If you suspect someone you love has a gambling problem, there are several common signs that indicate addiction.
Here are 13 signs of gambling addiction.
Most people who gamble are social gamblers. They can participate in gambling activities, win or lose, and go right back to their everyday activities without any symptoms of having a problem.
There are others, however, that are more than just social gamblers. They are addicted to gambling and find it difficult to keep their addiction from interfering with their personal and professional lives.
There are specific signs of gambling addiction to look for when trying to determine if you, or someone you know, has a problem.
Here are 13 symptoms of gambling addiction …
1. Spending Too Much Time Gambling
When someone spends too much time gambling, they are ignoring other areas of their life. They may miss important activities to gamble or they may lose sleep to gamble. Giving up something important and replacing it with gambling is a sure sign of a gambling addiction.
2. Lying About Gambling
If you ask someone if they are gambling and they lie, saying they are not gambling, this is a sign of gambling addiction. They know what they are doing is wrong and you will not approve, otherwise they would not be secretive about it. They are trying to hide the fact that they have a problem.
3. Missing Work
A person who begins missing work to gamble is showing signs of a gambling addiction. Whether they call in sick, take off early or skip work altogether, this behavior will eventually cause the addicted individual to lose their job, and therefore, lose their source of gambling money.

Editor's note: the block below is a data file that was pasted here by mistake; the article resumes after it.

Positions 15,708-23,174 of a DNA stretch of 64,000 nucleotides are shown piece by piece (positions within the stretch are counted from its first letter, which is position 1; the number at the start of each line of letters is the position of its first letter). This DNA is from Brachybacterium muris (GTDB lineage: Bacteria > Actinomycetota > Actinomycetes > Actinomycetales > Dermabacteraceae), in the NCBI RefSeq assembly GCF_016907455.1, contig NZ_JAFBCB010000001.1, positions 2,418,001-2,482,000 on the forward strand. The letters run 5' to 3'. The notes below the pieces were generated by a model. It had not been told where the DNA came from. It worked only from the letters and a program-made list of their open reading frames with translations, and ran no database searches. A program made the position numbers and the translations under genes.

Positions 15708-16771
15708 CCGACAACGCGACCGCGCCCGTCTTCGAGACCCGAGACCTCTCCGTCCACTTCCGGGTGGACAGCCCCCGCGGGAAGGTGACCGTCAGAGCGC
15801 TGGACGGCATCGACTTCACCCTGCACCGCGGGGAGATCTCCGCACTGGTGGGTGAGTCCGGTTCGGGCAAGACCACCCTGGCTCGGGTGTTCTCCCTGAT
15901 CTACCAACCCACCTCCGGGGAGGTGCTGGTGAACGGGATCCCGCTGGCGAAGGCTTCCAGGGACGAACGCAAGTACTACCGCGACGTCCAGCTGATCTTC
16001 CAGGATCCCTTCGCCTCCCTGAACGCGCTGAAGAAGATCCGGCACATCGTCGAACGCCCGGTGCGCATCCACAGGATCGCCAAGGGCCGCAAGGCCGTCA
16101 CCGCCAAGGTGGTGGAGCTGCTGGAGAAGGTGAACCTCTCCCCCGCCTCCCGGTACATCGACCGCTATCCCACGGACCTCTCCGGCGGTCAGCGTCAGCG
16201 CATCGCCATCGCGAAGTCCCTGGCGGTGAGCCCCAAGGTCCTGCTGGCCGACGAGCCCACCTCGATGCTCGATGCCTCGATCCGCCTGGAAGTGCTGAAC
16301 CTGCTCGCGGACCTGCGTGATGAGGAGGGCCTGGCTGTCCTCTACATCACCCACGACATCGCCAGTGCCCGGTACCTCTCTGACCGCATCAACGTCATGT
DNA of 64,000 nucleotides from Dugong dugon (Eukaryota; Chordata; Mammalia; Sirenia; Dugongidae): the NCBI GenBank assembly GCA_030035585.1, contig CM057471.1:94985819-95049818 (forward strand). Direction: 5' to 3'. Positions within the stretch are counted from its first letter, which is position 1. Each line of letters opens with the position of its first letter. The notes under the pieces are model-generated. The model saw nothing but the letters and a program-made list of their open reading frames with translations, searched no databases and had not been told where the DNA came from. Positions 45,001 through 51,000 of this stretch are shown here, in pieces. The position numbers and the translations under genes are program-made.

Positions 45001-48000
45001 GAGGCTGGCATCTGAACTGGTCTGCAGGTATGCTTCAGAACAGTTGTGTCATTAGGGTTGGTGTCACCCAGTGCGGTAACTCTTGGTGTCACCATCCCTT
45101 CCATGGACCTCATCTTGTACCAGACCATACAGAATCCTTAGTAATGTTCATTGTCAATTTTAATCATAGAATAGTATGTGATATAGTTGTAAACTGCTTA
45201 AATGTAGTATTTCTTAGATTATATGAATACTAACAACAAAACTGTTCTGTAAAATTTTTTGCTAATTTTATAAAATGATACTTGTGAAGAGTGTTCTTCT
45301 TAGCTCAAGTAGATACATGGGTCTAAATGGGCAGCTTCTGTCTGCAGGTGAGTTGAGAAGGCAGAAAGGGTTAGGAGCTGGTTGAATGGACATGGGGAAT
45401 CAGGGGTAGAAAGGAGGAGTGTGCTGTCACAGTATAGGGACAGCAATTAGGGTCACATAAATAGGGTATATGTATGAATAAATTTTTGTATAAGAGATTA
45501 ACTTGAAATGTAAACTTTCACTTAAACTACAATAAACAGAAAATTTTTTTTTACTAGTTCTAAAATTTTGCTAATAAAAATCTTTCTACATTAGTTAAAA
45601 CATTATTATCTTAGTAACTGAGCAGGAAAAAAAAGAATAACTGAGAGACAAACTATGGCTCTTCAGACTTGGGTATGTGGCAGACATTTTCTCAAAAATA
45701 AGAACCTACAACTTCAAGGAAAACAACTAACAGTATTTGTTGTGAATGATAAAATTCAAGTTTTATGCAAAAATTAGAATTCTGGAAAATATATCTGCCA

Despite these consequences, however, they are not able to stop gambling.
4. Will Gamble Any Way They Can
A symptom of gambling addiction includes a person finding ways to gamble and chase the high they get from gambling by any means possible. They will play cards, go to the casino or races, and play bingo or lottery. They may try to bet on football games, using a bookie for betting. They may also try to make silly bets with family and friends to try and get that feeling of winning.
There is no one form of gambling that can satisfy the needs of an addicted gambler acting out in their disease.
5. Mood Swings
Many people showing signs of a gambling addiction will go through mood swings. One day they may be feeling depressed and sad, yet when they know they are going to be able to gamble, they become happy and pleasant to be around.
Mood swings may also occur due to mental health issues that are undiagnosed, like depression or bipolar.
6. Severe Depression
You are more likely to see the signs of gambling addiction, like severe depression, during times when the addict is losing or unable to fulfill his or her desire to gamble.
Severe depression can appear as excessive crying, over sleeping or not wanting to get out of bed. Complaints about achy joints and muscles, and self-harming behaviors can also be symptoms of further depressive symptoms. Others may claim to feel hopeless or suicidal. This is a sign they need immediate help.
7. Personality Changes
Addiction can change some of the personality characteristics of a person. People who were once friendly and laid back, may now be aggressive and easily agitated. Those who once had reputable friends and are now hanging around a questionable crowd, may have signs of a gambling addiction.